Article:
How to Ramp Up Quickly on a New Travel Nurse Assignment
Starting a new job is stressful and with travel nursing it may be more so — the hospital or facility more than likely needed you yesterday and your training is often condensed into a short time frame.
As a new traveler, adjusting to a new hospital every three months was challenging, but now it’s become my favorite part of the job. Over the years, I’ve learned a few tips and tricks that ensure my first days on a new assignment run smoothly.
You don’t have to get ready if you stay ready.
In other words, come prepared. Bring hard copies of all of your important documents in a binder on your first day of orientation. The travel nurse agency you’re employed with and the hospital you’re contracted at both require specific documents like your nursing license, certifications, and health records. On occasion, travelers were prevented from starting because [insert important document] is missing and the nurse is unable to work until the document is received. Save yourself time and undo stress by having your documents readily available if needed. CamScanner is a free app that I use to upload all of my important documents to my phone — problem solved!
Also, bring a lock for your locker — most hospitals won’t provide one for you. And, bring a lunch. Don’t assume that you’ll have ample time to run down to the cafeteria to grab food.
Pro tip: Bring coffee and baked goods to break the ice with your new co-workers. Write a brief note on the box introducing yourself and expressing your excitement. Nurses appreciate the gesture!
Ask for the preceptor you want.
Arrive early your first day and speak with the charge nurse (or whoever makes the assignments) and be assertive about who you want as your preceptor. As a traveler, your orientation is usually 1 to 3 days max, so it’s important that you maximize the time you have — securing a preceptor that’s the right fit for you is a good start.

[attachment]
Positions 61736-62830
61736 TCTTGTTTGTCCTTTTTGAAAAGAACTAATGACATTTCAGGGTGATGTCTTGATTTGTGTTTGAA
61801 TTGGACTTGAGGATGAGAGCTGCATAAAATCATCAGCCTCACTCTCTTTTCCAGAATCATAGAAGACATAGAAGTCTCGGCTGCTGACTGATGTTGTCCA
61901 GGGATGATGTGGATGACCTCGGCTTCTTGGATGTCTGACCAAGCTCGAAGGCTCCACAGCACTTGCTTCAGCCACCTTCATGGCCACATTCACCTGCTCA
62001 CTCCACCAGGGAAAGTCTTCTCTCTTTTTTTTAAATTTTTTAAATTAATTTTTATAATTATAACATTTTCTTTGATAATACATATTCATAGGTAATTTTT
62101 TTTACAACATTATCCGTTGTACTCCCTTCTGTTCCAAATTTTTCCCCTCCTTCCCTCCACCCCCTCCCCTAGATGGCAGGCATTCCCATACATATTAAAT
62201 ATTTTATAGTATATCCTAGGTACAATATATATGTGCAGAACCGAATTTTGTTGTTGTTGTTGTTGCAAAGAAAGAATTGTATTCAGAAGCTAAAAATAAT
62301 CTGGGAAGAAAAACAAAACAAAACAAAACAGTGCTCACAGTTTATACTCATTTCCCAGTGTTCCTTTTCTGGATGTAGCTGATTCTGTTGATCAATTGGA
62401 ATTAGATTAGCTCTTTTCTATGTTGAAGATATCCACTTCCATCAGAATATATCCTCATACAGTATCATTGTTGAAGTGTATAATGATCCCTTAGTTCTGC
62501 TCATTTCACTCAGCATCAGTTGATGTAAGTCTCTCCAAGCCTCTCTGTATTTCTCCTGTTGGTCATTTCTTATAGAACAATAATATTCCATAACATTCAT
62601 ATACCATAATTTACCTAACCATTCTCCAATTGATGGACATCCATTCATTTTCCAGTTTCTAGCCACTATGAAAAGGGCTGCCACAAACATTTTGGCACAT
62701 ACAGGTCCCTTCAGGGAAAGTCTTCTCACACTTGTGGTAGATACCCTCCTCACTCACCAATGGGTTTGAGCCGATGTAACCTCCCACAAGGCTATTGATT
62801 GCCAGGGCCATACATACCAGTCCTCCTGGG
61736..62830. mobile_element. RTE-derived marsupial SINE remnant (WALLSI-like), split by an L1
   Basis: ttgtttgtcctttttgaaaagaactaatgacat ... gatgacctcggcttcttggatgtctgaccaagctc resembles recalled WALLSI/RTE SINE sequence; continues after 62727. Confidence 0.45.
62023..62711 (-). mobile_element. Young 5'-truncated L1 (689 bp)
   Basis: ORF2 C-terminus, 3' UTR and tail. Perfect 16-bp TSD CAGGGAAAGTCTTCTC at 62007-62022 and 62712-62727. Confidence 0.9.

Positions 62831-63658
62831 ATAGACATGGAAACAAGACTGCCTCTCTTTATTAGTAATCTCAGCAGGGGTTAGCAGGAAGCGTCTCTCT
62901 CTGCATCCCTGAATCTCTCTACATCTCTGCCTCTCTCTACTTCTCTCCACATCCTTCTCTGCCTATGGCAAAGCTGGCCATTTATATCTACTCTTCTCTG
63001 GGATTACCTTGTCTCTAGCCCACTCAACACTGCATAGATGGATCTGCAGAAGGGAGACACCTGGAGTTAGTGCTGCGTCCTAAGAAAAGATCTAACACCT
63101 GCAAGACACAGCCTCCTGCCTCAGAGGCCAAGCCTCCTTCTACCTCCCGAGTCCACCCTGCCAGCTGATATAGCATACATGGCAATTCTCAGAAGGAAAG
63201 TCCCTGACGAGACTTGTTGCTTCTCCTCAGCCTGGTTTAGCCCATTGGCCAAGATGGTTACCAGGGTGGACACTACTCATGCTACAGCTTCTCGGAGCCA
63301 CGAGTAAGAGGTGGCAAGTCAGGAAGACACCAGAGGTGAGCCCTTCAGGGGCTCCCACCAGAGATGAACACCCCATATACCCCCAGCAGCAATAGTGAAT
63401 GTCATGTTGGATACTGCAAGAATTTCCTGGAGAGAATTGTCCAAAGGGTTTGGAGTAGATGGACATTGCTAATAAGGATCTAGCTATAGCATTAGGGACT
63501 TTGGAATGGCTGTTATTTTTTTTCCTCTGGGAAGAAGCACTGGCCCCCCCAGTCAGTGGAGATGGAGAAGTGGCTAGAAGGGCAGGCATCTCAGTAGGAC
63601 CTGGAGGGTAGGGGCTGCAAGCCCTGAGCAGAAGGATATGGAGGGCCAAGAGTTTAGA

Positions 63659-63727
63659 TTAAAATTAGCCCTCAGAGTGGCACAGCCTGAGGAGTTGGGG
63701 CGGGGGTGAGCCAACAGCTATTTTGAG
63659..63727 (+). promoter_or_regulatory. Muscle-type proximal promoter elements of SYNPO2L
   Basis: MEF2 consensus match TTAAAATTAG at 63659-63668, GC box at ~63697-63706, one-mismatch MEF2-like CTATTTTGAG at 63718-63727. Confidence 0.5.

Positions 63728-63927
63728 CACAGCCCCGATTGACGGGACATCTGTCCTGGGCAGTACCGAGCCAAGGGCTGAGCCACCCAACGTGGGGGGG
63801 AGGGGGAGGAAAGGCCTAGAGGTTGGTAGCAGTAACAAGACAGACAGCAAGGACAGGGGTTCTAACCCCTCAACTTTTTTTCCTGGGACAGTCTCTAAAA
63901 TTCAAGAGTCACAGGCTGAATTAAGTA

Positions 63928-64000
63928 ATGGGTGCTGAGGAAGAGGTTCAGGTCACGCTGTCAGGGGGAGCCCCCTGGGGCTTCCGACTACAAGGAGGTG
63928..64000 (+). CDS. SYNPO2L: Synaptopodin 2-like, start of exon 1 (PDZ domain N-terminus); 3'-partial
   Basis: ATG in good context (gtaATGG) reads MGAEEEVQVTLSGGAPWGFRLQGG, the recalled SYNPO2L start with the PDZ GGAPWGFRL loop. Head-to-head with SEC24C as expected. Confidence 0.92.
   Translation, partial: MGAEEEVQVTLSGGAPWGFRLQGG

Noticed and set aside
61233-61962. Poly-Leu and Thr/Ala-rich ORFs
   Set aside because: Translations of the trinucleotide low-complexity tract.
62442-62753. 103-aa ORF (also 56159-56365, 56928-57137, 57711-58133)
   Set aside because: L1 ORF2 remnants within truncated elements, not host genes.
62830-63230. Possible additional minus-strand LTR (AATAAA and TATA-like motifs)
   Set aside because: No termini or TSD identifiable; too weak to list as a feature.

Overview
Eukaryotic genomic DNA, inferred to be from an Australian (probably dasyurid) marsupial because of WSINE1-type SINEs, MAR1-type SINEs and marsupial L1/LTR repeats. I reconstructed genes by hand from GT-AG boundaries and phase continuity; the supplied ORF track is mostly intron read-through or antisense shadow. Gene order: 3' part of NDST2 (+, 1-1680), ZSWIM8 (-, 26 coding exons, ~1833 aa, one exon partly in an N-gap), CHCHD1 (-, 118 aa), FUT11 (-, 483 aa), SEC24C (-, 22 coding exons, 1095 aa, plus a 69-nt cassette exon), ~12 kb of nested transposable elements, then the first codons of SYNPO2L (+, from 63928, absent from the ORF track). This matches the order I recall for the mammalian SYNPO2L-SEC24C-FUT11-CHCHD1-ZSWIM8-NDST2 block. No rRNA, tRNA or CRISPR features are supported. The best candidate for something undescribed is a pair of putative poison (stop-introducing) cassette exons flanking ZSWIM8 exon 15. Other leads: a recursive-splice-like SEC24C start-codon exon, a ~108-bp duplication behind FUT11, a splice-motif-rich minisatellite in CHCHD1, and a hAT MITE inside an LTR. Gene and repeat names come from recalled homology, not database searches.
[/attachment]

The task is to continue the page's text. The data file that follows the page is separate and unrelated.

For example, the charge nurse may assign you with nurse Betty who’s been working at the hospital for 30 years. Nurse Betty may be awesome at patient care, but as an experienced nurse who’s ready to hit the ground running, you’re not there to “learn to be a nurse.” You have a couple of days to learn the computer charting, so if nurse Betty isn’t comfortable using the computer, then you should speak up and request a “super user” on the unit.
Also, let the charge nurse know what you need to feel comfortable by yourself on the unit, so you’re able to have assistance from your preceptor the first-time around like for a full admission and/or discharge. As a labor and delivery nurse, I always ask to see at least one cesarean and one vaginal delivery during my orientation.
Take good notes.
It’s impossible to learn every single thing in 1 to 3 days, so bring a notebook and write down all of the important things that you’ll need. Make sure you know how to call the charge nurse, nurse manager, and code team during an emergency. Also, make sure you know where the code button is in every room! Write down all of the codes to the locker room, bathroom, pyxis, storage room, etc. Print out important policies and procedures you may need to refer to in the future. And, don’t be afraid to ask questions — every hospital runs differently, so it’s not a good idea to assume anything. If you’re unsure, ASK. Don’t put patient safety at risk because you don’t want to ask too many questions.
Keep an open mind.
Most importantly, always keep a positive attitude. No place is perfect and it’s not your job to point out everything you see wrong or try to “fix” anything either. Keep an open mind and remember that most things can be done more than one way.
Focus on your patients and concentrate on providing the best care for them. No matter where you’re working or what your experience is, it’s all about perspective. A difficult assignment can be a learning opportunity. Being floated can add new skills to your resume. If the hospital isn’t “traveler friendly,” that’s okay — you can do anything for three months.